Voices of Justice
By Petros Tesfagiorgis
I would like to express my thanks to the organisers Justice Africa, African Studies and the University of London for organising “Talking Eritrea”. A series of events at the University of London- School of Oriental and African Studies (SOAS).
The people of Eritrea are honoured by these extraordinary and well organised events. Having a Government that has subjected the people of Eritrea to gross human rights violations and is mobilising some Diaspora supporters to defend its inhuman actions and intimidate all those who advocate for justice I thought our African brothers in the United Kingdom particularly Justice Africa have abandoned the people of Eritrea.
I was concerned because during the struggle and after independence there was lots of active support from African intellectuals in the UK and in USA that is absent today. These events have proved me wrong
By a coincidence, as I drafted this article, I saw an obituary on face book for Mbulelo Mzamane by The publisher of the Red Sea Press, Kessahun Checole in which he said, “ I was honoured when he joined us in Asmara, Eritrea, in January 2000 at the pan-African conference of African languages and literatures: Against All Odds. True to his character, he captured the Asmara spirit and played a significant leadership role. He quickly and charmingly made many friends in Asmara and beyond.” Many beautiful photos of the Asmara seminar were in the Facebook posting.
The first talk was by Dan Connell dated 3 February 2014. The title was: Eritreans: Migrants or Migrating refugees?
Dan Connell is an authority on Eritrea since the liberation movements: he is one of the staunch supporters of the struggle led by EPLF. He visited the field frequently and used to come to London to publish his articles in the Observer and the Guardian or the Financial Times and do interviews with the BBC on his return from the field.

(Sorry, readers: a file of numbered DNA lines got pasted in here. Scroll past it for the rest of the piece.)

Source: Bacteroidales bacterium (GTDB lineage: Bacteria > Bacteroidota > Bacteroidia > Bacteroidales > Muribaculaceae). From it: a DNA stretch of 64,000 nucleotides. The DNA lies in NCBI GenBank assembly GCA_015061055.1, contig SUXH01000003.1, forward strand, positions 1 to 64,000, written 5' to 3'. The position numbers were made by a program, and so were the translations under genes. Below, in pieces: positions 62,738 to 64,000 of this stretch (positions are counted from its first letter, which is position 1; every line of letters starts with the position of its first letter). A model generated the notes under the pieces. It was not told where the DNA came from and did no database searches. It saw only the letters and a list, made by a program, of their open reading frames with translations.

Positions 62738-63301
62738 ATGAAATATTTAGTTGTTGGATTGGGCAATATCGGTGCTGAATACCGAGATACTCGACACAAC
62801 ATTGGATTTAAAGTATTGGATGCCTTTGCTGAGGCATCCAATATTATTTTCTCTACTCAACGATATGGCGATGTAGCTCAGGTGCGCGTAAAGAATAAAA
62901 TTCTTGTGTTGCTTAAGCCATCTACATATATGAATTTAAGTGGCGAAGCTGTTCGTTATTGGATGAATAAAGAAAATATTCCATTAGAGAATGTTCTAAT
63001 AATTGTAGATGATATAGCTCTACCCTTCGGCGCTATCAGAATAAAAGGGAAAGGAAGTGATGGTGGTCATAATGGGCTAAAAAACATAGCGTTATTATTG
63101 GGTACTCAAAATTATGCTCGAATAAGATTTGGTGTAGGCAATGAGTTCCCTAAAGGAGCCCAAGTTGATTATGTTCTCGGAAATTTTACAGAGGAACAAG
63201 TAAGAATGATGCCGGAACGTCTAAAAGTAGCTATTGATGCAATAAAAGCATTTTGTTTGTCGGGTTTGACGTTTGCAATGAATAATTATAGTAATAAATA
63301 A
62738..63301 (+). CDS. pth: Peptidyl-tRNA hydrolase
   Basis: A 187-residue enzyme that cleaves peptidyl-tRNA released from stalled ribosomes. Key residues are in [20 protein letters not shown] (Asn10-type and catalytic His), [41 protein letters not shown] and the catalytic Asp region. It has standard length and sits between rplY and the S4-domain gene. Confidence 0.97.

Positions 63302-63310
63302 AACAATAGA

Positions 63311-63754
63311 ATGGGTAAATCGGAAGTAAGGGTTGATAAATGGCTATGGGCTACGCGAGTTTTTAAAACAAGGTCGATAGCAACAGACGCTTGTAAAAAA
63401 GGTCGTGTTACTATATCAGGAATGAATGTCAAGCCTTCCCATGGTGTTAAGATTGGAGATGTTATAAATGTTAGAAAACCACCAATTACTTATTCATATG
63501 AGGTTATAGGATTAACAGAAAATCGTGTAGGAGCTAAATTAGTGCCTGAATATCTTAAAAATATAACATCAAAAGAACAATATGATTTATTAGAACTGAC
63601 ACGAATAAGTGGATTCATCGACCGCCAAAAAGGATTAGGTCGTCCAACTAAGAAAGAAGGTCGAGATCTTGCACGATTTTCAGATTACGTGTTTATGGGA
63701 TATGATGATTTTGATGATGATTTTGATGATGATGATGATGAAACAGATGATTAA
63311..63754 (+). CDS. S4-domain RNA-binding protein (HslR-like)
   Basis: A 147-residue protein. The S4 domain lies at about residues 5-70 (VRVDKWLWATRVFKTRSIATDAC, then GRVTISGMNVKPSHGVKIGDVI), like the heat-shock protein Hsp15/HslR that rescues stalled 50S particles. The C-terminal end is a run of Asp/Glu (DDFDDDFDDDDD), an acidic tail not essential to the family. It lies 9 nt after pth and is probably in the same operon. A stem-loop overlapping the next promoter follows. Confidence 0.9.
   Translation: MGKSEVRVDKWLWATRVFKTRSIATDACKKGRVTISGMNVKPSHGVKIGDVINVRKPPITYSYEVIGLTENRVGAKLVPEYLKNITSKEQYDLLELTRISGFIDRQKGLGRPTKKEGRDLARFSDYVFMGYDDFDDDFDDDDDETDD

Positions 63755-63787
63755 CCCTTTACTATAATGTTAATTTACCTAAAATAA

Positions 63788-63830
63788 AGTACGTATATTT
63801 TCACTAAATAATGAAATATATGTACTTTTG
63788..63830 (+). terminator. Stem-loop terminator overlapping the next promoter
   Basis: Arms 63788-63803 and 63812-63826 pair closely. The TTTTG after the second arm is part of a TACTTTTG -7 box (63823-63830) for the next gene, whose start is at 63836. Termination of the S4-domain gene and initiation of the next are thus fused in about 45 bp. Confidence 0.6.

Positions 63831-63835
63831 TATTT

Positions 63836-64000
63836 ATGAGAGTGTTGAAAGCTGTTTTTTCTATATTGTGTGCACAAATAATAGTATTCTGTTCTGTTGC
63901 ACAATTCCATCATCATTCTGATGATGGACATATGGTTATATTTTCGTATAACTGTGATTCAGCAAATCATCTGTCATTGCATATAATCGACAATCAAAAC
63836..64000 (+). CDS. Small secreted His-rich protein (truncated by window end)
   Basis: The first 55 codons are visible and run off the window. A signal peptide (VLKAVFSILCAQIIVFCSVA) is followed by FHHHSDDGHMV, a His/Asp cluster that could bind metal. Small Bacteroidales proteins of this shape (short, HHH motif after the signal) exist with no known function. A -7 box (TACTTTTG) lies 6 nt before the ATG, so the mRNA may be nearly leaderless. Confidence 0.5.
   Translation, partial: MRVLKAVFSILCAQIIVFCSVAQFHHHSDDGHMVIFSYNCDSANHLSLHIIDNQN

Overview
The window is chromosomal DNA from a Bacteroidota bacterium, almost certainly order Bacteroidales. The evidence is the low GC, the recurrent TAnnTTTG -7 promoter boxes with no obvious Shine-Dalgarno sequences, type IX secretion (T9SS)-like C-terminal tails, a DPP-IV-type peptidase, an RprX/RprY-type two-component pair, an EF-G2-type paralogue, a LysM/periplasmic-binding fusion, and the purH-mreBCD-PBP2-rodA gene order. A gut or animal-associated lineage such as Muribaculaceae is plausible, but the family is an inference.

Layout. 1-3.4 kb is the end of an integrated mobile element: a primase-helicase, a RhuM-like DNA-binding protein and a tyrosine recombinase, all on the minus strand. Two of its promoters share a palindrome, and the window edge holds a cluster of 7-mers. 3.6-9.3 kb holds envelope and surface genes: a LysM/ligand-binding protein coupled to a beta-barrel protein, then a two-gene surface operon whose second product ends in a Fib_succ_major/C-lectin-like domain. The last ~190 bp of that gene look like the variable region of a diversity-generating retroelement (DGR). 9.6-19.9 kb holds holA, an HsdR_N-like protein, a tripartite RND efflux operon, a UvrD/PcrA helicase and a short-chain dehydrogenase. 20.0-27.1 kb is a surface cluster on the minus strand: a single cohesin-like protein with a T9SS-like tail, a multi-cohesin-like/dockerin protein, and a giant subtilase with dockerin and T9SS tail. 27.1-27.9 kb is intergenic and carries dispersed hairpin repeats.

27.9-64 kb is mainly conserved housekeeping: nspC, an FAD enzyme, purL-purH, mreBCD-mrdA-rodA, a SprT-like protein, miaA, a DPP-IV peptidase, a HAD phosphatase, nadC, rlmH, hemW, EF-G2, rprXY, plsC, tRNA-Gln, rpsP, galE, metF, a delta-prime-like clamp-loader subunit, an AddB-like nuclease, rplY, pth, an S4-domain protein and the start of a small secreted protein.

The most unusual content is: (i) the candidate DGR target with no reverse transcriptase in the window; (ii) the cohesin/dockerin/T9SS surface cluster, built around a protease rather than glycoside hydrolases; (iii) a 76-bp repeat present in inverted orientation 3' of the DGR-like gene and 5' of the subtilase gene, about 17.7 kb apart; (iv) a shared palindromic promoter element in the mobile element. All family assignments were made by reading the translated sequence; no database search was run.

During his meeting I was out of London and could not make it. But I was told that his advocacy was strong, and he documented in great detail that the Eritreans are not economic migrants but migrant refugees. He said most of those fleeing are conscripts escaping an open-ended “national service” of military posting and forced labour. I also heard that there were a few young YPFDJ supports who tried to divert the issue of the talk and pointed their fingers in accusation to Dan Connell and the moderator, Martin Plaut the journalist calling them anti-PFDJ. The moderator had to send out a young woman for misbehaving. What a shame. These talks are taking place in a prestigious institution of higher learning and to misbehave there shows disrespect to knowledge and wisdom. It is a shame not only for them but for all Eritreans whether supporters or non-supporters of the present government. Little do they know that the hearts and minds of both Martin Plaut and Dan Connell were there for the people of Eritrea yesterday, and still are now but not for the regime- just for the people of Eritrea. Their voice is a voice of justice. And they do share the pains and suffering of the refugees subjected to kidnapping, torture and other forms of violations. In the beginning of 1980’s Martin Plaut attended the first congress of the National workers Union of Eritrea and the first congress of the national union of Eritrean women in Sahel – liberated areas of Eritrea, representing the British Labour Party. And when he joined the BBC he played a key role in reporting on Eritrea’s long fight for freedom. Like Lionel Cliffe, he visited the field and reported from there on our liberation struggle against Ethiopian occupation.